Huntington’s disease: Could a cancer drug hold the key?

Medication used to treat cancer could potentially be an effective therapy for Huntington’s disease, according to new research led by Duke University School of Medicine in Durham, NC. The drug may also offer a pathway to treat other neurodegenerative diseases.

Dr. Albert La Spada, director of the Duke Center for Neurodegeneration and Neurotherapeutics, conducted the study with colleagues from several other institutes.

These included Duke University’s Department of Neurobiology, the University of California, San Diego, the Salk Institute for Biological Sciences in La Jolla, CA, and the Johns Hopkins School of Medicine in Baltimore, MD.

Their findings were published in the journal Science Translational Medicine.

Huntington’s disease is an inherited disorder that leads to the degeneration of certain nerve cells in the brain. The condition is progressive and affects movement, cognition, and behavior.

There is no cure for Huntington’s disease and no therapies to stop or slow down its progression. People with Huntington’s often die within 15 to 20 years of being diagnosed.

Previous research by Dr. La Spada and his colleagues found that a compound known as KD3010, tested in the treatment of diabetes, was effective in reducing disease progression and overall neurodegeneration and improving motor function in a mouse model of Huntington’s disease.

The new study explores treating mice with the equivalent of Huntington’s disease with bexarotene, a cancer treatment for advanced skin lymphomas.

Drug removed damaged proteins

Mice that the researchers treated with bexarotene became more mobile, showed signs of recovery from neurodegeneration, and lived for longer.

Dr. La Spada notes that the results of the study are not just exciting because the drug worked, but also due to how they worked.

“It’s not just the response from the drugs, but the mechanistic pathways these drugs are targeting,” says Dr. La Spada. “These pathways are relevant to other neurodegenerative disorders and potentially the aging process, itself in addition to Huntington’s disease.”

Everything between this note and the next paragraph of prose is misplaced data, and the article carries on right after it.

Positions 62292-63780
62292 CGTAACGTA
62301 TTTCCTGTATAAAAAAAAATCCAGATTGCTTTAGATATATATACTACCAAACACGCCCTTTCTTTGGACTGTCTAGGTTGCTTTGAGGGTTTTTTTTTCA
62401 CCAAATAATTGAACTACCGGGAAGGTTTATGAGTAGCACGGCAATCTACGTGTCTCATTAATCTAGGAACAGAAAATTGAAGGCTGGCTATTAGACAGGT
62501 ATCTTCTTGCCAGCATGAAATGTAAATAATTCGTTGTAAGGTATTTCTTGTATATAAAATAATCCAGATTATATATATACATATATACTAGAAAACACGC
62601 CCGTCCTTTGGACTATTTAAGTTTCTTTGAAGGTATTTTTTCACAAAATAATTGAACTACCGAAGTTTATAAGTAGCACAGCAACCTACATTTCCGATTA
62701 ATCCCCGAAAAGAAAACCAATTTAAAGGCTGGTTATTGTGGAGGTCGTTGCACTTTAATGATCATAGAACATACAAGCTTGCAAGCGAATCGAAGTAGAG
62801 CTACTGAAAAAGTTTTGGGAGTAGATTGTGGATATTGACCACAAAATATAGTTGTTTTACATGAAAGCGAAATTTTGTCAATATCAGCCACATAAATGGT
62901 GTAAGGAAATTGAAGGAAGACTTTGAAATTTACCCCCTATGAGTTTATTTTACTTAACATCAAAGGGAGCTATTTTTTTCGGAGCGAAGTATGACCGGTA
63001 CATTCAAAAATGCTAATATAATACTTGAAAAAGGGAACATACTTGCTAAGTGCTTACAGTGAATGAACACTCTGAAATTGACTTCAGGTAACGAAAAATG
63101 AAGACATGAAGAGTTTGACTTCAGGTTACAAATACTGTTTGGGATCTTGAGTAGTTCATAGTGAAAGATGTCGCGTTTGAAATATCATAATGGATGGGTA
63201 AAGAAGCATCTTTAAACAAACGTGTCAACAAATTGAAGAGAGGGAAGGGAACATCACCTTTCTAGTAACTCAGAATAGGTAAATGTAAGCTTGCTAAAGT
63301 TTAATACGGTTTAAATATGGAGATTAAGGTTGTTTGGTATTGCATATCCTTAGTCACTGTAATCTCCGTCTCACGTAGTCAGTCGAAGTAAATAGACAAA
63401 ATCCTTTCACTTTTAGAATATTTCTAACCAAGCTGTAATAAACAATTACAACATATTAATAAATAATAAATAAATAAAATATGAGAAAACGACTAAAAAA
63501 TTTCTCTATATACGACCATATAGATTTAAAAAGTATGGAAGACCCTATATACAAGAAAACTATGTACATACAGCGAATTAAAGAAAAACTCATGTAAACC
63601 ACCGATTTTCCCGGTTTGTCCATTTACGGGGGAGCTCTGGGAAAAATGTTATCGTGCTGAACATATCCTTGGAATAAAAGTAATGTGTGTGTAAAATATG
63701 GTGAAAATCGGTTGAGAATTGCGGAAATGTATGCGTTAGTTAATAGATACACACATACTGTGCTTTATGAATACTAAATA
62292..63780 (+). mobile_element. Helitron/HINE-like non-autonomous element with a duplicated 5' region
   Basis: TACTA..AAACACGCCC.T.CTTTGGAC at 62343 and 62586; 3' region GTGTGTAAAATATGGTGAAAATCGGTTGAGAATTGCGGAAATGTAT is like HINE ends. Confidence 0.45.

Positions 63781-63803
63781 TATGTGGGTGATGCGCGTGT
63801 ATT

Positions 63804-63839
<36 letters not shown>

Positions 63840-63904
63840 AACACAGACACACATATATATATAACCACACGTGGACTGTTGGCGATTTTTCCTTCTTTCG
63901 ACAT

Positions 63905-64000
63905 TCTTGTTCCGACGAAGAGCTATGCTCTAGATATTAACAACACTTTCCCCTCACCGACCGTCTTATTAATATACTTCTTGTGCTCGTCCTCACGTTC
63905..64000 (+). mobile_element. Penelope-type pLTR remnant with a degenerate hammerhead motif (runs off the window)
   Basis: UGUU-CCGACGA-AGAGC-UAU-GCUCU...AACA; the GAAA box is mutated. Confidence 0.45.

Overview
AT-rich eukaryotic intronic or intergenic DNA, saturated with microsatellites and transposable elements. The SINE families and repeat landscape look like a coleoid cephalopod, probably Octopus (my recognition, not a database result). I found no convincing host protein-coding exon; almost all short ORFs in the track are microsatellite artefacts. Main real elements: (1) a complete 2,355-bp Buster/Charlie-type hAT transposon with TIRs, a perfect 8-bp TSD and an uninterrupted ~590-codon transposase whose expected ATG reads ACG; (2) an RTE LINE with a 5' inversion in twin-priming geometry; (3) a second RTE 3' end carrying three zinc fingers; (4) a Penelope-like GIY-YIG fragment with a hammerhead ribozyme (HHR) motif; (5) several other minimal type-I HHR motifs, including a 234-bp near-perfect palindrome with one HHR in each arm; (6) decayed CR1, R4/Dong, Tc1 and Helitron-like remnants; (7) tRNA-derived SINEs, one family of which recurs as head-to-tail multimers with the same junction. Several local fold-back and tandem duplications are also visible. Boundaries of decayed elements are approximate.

Bexarotene and KD3010 work by activating PPARδ, which is a transcription factor tasked with maintaining neuron functionality. It does so by keeping mitochondria active and healthy, and enabling neurons to remove faulty proteins.

Both mice and humans with Huntington’s disease face problems with the activation of PPARδ. When the researchers treated the mice with Huntington’s disease with bexarotene or KD3010, they showed an improvement in mitochondrial health in neurons and a rise in the deletion of misfolded proteins.

Mitochondrial function impairment and protein misfolding are factors that also play a vital role in other neurodegenerative diseases, such as Alzheimer’s disease, Parkinson’s disease, and amyotrophic lateral sclerosis (ALS).

Although the findings are promising, they do not mean that individuals with Huntington’s disease should immediately rush out to get bexarotene or KD3010.

Future research will first need to determine how these drugs could be used in humans. Optimal doses of bexarotene are currently unknown, and the drug causes significant side effects at high doses. KD3010 has only been tested in type 2 diabetes.

‘Cocktail approach’ may be more effective

The team suggests that future therapies for Huntington’s disease and other neurodegenerative conditions may involve a “cocktail” approach, by combining medications in a similar way to the treatment of HIV.

Lead study author Audrey Dickey, Ph.D., reveals that when bexarotene and KD3010 were taken together, better results were seen in cells — even at low doses.

“With this approach, we could minimize side effects with lower doses of each compound, even when together the treatments provide a higher effect than either one alone.”

Audrey Dickey, Ph.D.

She concludes that the team is “carrying out further research on the underlying mechanisms of neuroprotection, and applying this research to other diseases with similar issues of mitochondrial dysfunction and protein quality control, such as Parkinson’s disease, Alzheimer’s disease, and ALS.”

Source: https://www.medicalnewstoday.com/articles/320312.php

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